Humans have practiced medicine for thousands of years, but the earliest results were decidedly mixed. Archaeological evidence reveals prehistoric physicians performed complicated tasks such as neurosurgery as far back as the Neolithic age. However, the evidence also suggests that prehistoric treatments may have done more harm than good, with the human body’s incredible capacity to heal itself the real reason most prehistoric patients got better.
While science has fortunately made major advances since the time of stone tools, the human body’s remarkable powers of recovery remains an important part of modern medicine. Perhaps nowhere is this capacity for self-healing demonstrated better than in the liver. “Some of the damage to the liver that we thought was irreversible, like scarring, isn’t. It turns out that the liver can repair itself,” says Robert Dullea, a Director in Pfizer’s Internal Medicine Research Unit. “It’s a dynamic organ that, upon an insult or an injury, can revert to a state where it can replace injured cells.”
Unleashing the liver’s power to heal itself is an important part of an emerging strategy behind treating non-alcoholic steatohepatitis (NASH), an advanced form of fatty liver disease characterized by inflammation and liver injury that affects up to 12 percent of Americans. Inflammation is the liver’s response to what Dullea calls “an insult,” or a condition that attacks the organ and leads to injury. While many things, including alcohol and viruses, can cause inflammation, NASH isn’t associated with infection or drinking to excess. In this case, the insult is related to the presence of excess fat in the liver.
Over time, the inflammation can lead to scarring of the liver, including the most severe level of scarring called cirrhosis. Most people with NASH have very few symptoms of liver disease until they have advanced scarring, which is one reason why some investigational drugs being evaluated for NASH have tended to focus on controlling inflammation or directly blocking scarring. But other approaches to treating NASH are focused on controlling the insult that causes the injury.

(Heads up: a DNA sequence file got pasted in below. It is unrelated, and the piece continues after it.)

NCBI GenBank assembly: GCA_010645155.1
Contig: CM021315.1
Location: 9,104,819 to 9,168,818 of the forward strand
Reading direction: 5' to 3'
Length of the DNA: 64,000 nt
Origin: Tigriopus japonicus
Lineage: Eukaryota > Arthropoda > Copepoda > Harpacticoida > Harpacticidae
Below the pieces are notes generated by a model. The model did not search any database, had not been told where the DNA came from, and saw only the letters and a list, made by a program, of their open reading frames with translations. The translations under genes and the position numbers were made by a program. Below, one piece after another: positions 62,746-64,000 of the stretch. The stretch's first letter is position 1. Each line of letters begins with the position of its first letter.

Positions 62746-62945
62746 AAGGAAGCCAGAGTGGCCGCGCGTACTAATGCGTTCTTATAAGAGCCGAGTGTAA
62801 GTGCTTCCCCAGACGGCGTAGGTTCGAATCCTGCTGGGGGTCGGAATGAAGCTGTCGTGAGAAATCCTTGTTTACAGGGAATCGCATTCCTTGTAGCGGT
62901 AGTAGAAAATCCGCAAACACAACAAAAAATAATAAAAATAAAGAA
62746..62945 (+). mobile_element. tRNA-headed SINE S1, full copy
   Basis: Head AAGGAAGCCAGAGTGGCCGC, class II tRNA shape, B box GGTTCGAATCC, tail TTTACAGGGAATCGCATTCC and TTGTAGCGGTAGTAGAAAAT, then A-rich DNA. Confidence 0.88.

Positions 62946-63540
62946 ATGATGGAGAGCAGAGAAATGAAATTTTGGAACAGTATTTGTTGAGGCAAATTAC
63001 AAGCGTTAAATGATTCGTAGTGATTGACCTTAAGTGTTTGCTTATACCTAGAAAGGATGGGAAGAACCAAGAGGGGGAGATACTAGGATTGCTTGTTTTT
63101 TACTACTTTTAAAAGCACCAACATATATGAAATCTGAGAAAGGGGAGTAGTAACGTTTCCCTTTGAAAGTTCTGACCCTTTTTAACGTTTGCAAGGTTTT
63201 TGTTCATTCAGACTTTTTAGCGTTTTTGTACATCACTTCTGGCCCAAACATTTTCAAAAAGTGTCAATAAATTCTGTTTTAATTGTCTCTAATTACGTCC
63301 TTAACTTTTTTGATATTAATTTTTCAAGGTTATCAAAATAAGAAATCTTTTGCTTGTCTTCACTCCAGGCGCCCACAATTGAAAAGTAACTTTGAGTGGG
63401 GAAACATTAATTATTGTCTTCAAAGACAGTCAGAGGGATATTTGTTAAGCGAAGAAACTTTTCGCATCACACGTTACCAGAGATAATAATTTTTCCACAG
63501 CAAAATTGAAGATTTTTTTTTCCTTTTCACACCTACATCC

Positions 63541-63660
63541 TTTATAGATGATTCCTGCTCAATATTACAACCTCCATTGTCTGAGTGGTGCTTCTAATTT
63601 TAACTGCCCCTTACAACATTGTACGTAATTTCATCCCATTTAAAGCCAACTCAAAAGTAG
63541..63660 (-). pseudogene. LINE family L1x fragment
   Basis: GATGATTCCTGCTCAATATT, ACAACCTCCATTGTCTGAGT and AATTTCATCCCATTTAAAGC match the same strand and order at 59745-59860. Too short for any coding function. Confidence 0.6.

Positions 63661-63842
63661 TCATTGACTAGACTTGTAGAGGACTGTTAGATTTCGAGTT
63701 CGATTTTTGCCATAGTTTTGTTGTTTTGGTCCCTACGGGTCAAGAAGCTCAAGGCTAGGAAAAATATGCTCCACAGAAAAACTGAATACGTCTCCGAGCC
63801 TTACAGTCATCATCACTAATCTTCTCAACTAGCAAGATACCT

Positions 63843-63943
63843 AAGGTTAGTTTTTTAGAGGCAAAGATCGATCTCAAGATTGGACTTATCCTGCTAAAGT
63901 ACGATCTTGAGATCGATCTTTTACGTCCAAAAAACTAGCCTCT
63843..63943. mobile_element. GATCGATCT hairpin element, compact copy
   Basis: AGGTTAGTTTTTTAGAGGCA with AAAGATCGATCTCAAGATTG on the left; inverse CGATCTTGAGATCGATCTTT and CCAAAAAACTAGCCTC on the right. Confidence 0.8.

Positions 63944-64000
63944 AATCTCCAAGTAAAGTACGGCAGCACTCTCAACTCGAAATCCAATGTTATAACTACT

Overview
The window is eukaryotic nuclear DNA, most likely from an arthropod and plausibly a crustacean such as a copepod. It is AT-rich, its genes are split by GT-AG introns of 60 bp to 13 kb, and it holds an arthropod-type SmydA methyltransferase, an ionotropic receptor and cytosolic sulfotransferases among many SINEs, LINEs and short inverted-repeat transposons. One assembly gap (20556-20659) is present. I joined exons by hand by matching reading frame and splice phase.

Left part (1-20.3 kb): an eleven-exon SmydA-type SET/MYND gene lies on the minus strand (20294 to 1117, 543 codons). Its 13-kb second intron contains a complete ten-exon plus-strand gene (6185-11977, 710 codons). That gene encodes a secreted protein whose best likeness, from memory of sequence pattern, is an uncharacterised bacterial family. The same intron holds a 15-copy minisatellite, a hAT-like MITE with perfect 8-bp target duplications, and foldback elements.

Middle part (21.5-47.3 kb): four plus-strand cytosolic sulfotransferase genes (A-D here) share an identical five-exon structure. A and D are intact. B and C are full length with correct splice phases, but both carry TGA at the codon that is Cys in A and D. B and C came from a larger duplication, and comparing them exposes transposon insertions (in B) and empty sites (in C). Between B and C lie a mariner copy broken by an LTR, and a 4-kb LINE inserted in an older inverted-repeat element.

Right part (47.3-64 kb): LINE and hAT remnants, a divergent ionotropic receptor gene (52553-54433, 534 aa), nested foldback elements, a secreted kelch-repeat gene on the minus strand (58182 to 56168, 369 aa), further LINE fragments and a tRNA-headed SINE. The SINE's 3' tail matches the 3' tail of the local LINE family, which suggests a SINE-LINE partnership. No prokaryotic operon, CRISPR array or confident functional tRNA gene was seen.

“We’re taking a different approach to NASH by addressing the metabolic underpinnings that drive the disease, rather than trying to treat the inflammation and fibrosis,” says William Esler, a Senior Director in Pfizer’s Internal Medicine Research Unit. “That gives us the opportunity to address the root causes of the disease instead of the downstream consequences.” We’re taking a different approach to NASH by addressing the metabolic underpinnings that drive the disease, rather than trying to treat the inflammation and fibrosis.
We’re taking a different approach to NASH by addressing the metabolic underpinnings that drive the disease, rather than trying to treat the inflammation and fibrosis.
In other words, the key to helping the liver help itself may be removing the conditions that are hurting the liver in the first place, giving the organ a chance to use its ability to recover from an insult. This means focusing on how to alter the metabolic factors that drive abnormal accumulation of fat in the liver in patients with NASH.
“The initial driving event is the accumulation of fat in the liver,” says Dullea. “We think that this what gets the whole process going.”
Scientists have a good idea of what metabolic pathways are dysregulated in NASH and lead to accumulation of fat in the liver. One approach is to inhibit the production of more fat in the liver, called lipogenesis, and drive the organ to burn off any excess fat it may already have. Pfizer’s lead NASH program, an inhibitor of an enzyme called acetyl-CoA carboxylase (or ACC), does just this.
However, because metabolic pathways are so interconnected, researchers need to make sure that any changes to metabolism that allow the liver to get rid of its excess fat don’t result in unwanted changes in fat redistribution to other parts of the body.
“One of our approaches is to understand the relationship between inhibition of lipogenesis, or fat production within the liver, and resulting increases in triglycerides in the blood. We want to narrow it down to a sweet spot, of where we have enough suppression of fat production in the liver to stop NASH without causing an increase in blood triglycerides,” says Esler.
The process will be a careful balancing act, but one thing researchers are counting on is the liver’s ongoing ability to help itself. If scientists can come up with a way to remove the insult, then the liver could help heal the injury.